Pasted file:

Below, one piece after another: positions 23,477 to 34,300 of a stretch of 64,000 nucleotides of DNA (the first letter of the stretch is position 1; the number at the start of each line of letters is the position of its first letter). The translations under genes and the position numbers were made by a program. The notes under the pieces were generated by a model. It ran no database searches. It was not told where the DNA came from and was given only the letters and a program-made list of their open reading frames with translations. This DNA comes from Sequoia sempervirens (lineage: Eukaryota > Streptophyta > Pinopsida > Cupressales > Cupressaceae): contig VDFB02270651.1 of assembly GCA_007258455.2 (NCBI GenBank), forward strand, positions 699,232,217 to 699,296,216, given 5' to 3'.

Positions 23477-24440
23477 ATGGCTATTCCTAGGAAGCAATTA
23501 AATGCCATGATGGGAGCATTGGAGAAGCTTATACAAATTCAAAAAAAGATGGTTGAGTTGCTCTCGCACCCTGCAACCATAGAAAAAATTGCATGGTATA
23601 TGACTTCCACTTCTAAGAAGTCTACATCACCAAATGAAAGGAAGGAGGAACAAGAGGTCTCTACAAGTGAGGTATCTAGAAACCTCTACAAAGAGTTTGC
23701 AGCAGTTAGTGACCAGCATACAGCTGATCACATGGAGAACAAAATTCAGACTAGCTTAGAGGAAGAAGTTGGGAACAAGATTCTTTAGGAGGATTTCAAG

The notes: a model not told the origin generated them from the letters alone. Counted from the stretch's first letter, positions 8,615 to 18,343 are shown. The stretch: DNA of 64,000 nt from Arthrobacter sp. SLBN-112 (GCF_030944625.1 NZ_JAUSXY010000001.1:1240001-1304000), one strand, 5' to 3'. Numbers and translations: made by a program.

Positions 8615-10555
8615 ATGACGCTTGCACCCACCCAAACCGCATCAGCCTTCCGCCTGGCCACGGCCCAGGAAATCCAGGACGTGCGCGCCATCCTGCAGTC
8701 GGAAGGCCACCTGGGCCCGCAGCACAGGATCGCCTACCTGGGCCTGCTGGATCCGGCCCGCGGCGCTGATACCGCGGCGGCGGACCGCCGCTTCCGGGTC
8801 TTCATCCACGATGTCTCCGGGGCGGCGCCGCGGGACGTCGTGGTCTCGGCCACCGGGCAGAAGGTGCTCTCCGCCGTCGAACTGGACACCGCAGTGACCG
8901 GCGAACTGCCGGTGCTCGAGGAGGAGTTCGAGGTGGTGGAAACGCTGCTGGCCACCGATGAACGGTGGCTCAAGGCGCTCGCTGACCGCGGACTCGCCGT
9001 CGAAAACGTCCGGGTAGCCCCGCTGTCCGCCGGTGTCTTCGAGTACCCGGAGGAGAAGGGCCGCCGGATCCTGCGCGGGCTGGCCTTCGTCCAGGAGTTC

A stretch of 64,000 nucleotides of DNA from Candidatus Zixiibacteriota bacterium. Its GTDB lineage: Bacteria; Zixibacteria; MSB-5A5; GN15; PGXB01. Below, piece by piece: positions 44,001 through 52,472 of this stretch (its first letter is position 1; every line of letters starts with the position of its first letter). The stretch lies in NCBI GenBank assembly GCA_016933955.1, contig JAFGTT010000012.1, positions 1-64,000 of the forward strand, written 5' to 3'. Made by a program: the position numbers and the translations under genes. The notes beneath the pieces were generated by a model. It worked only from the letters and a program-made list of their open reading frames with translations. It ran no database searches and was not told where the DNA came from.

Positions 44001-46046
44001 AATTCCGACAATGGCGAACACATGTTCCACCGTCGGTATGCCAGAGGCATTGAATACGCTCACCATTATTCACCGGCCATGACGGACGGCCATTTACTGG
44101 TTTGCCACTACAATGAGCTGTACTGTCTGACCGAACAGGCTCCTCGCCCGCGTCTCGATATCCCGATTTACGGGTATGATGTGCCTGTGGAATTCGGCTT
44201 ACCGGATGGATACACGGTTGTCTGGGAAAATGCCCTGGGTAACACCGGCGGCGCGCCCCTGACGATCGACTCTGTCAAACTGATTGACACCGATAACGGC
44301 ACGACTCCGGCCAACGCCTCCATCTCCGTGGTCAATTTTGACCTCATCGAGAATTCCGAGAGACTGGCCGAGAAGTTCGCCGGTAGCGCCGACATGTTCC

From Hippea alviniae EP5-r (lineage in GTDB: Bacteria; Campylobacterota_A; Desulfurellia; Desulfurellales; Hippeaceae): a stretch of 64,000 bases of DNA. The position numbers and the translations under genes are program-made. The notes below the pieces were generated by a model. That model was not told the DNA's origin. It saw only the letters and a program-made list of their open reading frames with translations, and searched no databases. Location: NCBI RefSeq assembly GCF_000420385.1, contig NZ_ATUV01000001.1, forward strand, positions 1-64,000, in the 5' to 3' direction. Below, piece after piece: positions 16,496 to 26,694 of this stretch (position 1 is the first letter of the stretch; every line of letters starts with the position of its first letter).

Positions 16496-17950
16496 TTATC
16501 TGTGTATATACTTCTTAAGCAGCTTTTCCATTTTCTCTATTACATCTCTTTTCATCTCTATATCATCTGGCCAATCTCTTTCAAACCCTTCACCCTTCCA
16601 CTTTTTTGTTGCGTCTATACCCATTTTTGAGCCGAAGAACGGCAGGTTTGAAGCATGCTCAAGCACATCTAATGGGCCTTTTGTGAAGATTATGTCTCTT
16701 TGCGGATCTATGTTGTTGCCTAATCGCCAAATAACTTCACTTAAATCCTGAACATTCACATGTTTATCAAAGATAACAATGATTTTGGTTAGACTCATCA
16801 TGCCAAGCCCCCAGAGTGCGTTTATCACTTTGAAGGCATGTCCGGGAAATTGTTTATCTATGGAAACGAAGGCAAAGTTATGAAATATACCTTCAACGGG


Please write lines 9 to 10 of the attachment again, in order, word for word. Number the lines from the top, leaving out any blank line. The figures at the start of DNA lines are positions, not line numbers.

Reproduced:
8615 ATGACGCTTGCACCCACCCAAACCGCATCAGCCTTCCGCCTGGCCACGGCCCAGGAAATCCAGGACGTGCGCGCCATCCTGCAGTC
8701 GGAAGGCCACCTGGGCCCGCAGCACAGGATCGCCTACCTGGGCCTGCTGGATCCGGCCCGCGGCGCTGATACCGCGGCGGCGGACCGCCGCTTCCGGGTC